He was the man with the white hat, who used his own name, rode a horse named Champion and sang a song (often in a radio station setting) after capturing the villains. "It is a very mysterious process how an image becomes mythic," said folklorist Green. "Why singing cowboys? Why not lumberjacks or even iron workers who work on high buildings. They probably sang too. Part of it is probably tied into our notions of populism and democracy, and chivalry, men on horseback. But we never really exactly know why something becomes part of the mass culture."
Autry made 93 films, and from 1937-'42 was one of the top 10 moneymaking stars in Hollywood. After World War II, he went into television, where he also enjoyed great success. There were many other singing cowboys, of course, including Tex Ritter, whose songs were more rooted in authentic Western music than most. (Actor John Ritter is his son). There were also Rex Allen, Johnny Bond and Monte Hale.
But only one ever approached Autry's success. As a young singer and member of the Sons of the Pioneers vocal group, Roy Rogers also appeared in "Tumbling Tumbleweeds" back in 1935. After that, he quickly stepped into starring roles and developed his own image. He was known as the King of the Cowboys, and Dale Evans, whom he married in 1947, was the Queen of the West. Every kid knew his horse was named Trigger and his dog was named Bullet.
The Rogers-Evans films eventually capitalized on the movie craze for big musical production numbers. Audiences became used to Rogers singing to lush orchestrations and surrounded by choreography that owed more to Busby Berkeley than it did to the barn dance.
Rogers took over as chief Western moneymaker in 1942 and like Autry also had a successful career in television. "They were stars of movies, radio, recordings and eventually television," Langellier said. "And the merchandising was phenomenal. Roy and Dale supposedly had their names on about 15,000 products during their careers. The audience was saturated on every level and at every age group. People talk about the merchandising of movies now, but with the singing cowboys it was more broad-based."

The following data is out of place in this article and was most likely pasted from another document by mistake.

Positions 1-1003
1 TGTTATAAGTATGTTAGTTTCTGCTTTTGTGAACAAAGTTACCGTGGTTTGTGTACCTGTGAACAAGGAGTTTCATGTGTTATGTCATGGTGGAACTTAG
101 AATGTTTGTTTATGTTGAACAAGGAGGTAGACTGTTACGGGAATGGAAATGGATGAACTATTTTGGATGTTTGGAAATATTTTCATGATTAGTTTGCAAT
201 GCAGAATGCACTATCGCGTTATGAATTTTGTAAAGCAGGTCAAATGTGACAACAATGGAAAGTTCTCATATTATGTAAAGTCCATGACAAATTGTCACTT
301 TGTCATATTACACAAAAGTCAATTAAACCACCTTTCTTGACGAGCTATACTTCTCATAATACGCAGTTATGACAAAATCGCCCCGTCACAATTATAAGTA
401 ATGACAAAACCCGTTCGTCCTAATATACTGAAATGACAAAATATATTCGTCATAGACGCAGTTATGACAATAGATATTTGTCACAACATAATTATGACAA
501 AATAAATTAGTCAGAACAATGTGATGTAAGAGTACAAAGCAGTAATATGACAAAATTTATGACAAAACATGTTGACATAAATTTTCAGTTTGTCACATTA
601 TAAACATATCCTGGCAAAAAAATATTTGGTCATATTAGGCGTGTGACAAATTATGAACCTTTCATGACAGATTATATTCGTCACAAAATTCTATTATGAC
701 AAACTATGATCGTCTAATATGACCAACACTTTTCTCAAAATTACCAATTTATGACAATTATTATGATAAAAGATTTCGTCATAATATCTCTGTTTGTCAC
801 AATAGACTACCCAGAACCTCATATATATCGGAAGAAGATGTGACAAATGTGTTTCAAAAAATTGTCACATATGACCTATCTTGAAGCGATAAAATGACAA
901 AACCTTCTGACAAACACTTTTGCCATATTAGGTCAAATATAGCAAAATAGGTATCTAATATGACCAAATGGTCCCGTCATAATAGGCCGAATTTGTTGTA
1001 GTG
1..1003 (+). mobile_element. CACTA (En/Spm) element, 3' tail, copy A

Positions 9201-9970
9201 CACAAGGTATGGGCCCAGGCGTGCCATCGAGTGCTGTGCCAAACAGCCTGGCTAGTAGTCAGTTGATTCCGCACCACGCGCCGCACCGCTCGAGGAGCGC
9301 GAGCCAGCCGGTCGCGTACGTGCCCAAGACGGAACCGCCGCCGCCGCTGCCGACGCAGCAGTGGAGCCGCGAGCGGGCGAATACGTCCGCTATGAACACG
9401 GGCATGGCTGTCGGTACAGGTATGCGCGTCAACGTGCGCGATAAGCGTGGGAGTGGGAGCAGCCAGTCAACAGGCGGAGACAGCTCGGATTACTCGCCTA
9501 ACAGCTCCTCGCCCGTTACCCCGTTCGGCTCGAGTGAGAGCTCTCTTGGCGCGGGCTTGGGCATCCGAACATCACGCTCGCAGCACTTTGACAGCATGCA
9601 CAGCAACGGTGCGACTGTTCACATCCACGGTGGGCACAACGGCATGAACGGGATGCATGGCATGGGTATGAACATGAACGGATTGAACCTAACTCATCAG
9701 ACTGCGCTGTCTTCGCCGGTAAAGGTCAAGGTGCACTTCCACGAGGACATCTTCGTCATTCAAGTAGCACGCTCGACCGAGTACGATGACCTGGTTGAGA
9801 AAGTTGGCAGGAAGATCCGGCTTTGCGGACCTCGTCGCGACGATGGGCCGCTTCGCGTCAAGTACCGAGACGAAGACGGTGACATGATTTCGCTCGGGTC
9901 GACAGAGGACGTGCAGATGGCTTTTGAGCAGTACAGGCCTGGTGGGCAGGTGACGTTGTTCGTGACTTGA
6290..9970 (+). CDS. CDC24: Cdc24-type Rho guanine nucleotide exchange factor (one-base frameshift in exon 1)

As popular as the genre was, the singing cowboy phenomenon was relatively short-lived. "The last singing cowboy movies were made in about 1953," Langellier said. "Westerns had begun to change by then and had gotten more psychological. "The singing cowboy lasted a bit longer on television, but was replaced by more hard-edged programs like 'Maverick' or 'Have Gun Will Travel.'" According to Green, we are not likely to see the genre, or anything like it, revived for a long time.
Roy and Gene were the screen's preeminent singing cowboys, playing idealized versions of themselves more than fictional creations. Their innate goodness, emanating more from their own strength of character than the interchangeable scripts they spun into B-movie cowboy poetry, made them heroes to more than one generation of little buckaroos.